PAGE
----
Compared to conventional agriculture, the integration of trees and other perennials with the landscape increases biodiversity and supports both wildlife (habitats) and domestic animals (health) while extending ecosystem regulation services by reducing fire risks, enhancing carbon sequestration, reducing soil erosion and nutrient leaching and increasing levels of soil organic carbon. Stakeholders in Europe also perceive aesthetic qualities and other cultural benefits that could attract tourists and other visitors [6,7,8]. The limitations of agroforestry relate to increased labour needs, more complex work (e.g., working with trees and harvests), and management and administrative costs [7,9]. Furthermore, the establishment of woody perennials takes time as well the evaluation of effects of planting certain trees, which may be possible after 20–80 years [6,10]. This could constitute one of the factors behind why research on agroforestry in temperate regions is limited [11,12].

1.2. Agroforestry in Sweden

Depending on what is included on the concept of agroforestry, different account emerge. Land Use and Land Cover Survey (LUCSUS) data show that in Sweden, arable agroforestry, livestock agroforestry and high value tree agroforestry (e.g., fruit and nuts orchards) represent 1.1% of territorial areas, reflecting 15.2% of all utilized arable area [13]. Livestock agroforestry constitutes 99% of the total area designated for agroforestry in Sweden [13]. At the farm level, an assessment of ecosystem services of woody pastures of at least one Swedish farm has been included in a European project [14].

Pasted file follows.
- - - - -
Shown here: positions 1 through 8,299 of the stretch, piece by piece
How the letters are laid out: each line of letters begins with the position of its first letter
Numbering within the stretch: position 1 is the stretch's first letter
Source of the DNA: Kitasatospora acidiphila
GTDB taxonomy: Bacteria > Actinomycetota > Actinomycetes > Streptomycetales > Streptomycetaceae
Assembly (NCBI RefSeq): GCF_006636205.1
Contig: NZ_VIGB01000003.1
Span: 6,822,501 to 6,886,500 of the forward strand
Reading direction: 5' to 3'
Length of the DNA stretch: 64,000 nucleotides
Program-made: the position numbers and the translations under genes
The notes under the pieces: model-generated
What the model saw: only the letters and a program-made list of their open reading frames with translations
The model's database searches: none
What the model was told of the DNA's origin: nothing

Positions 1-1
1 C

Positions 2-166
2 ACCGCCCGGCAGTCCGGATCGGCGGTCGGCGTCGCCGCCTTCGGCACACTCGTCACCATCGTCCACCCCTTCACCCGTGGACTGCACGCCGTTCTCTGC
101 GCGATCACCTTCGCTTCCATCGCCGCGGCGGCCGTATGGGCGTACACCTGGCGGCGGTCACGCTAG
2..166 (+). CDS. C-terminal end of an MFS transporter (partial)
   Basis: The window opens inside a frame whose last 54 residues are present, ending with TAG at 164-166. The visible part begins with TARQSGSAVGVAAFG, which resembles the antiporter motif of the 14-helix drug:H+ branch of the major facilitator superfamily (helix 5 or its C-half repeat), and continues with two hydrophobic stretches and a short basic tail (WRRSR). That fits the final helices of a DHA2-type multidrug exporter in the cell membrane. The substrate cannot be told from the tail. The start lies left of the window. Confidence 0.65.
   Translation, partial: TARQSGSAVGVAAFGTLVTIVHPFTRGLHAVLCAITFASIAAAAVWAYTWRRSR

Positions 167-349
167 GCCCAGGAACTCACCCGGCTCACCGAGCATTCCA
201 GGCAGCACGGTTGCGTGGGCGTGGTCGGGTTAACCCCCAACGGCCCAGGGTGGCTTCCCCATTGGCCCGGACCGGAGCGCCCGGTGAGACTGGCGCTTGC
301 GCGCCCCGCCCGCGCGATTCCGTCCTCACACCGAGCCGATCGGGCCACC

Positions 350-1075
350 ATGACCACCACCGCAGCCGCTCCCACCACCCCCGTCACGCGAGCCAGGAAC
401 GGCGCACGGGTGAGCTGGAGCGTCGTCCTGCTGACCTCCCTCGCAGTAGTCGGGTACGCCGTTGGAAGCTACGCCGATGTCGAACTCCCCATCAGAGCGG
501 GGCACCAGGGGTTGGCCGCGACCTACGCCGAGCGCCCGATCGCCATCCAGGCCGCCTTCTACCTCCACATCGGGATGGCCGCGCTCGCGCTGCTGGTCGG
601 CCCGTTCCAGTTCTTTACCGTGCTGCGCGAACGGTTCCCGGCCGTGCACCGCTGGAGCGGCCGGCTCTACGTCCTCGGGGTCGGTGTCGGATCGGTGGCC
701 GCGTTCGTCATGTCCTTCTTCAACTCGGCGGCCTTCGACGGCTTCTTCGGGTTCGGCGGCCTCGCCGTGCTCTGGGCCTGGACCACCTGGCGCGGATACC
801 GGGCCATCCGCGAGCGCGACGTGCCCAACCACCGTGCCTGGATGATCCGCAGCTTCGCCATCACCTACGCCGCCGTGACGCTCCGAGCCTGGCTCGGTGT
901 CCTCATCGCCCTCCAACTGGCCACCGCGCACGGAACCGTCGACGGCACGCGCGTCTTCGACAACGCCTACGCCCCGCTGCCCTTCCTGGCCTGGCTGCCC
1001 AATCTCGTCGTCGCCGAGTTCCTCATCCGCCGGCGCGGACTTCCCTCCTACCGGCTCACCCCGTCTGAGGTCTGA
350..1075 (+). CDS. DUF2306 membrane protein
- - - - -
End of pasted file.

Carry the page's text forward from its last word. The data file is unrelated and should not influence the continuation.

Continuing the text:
Historical and contemporary examples of agroforestry in Sweden show that extensive forests have traditionally been used for cattle, sheep and goat grazing in silvopastoral systems and by the system of summer farms [15]. In northern parts of Sweden and in Finland and Norway, the Sami people have traditionally maintained and still maintain large herds of semi-domesticated reindeer grazing freely in mountainous and forested areas. In terms of area, Valinger et al. (2018) claim this to represent one of the largest agroforestry systems in Europe (i.e., reindeer husbandry alongside forestry, hunting and tourism) [16]. Field experiments addressing agroforestry with a focus on the intercropping of perennials are under development at the Swedish University of Agricultural Sciences (SLU). One project is developing and testing how edible forest gardens installed at pre-schools could function as pedagogic tools for children [17]. There has also been an emerging interest in different agroecological approaches in sometimes overlapping grassroot movements related to permaculture, urban gardening and Transition town movements [18,19,20].

1.3. The Need for Transition

A shift to modern agriculture that contributes to a sustainable planet will involve not only an adjustment or change to the maintained production system but also a transition [21,22]. New methods of agricultural performance based on agroecological principles could allow for such a transition as shown by Nicholls, Altieri, and Vazquez (2016) [23]. Such agricultural production approaches, which are considered not only sustainable but also regenerative, involve different agroforestry systems [24,25].
To address global food security, Tittonell et al. (2016) [26] point to a need for local agricultural innovation worldwide. Their suggestions include using perennial crops and encouraging functional diversity at the plant, field and regional scales. They also show that in the Global North, reducing agricultural impacts on the environment will require a greatly reduced use of external inputs. Additionally, in Sweden, increased production of fruit, berries and greens could reduce the use of inputs abroad, as dependence on imported fruit and vegetables to provide vitamins and minerals is high [27].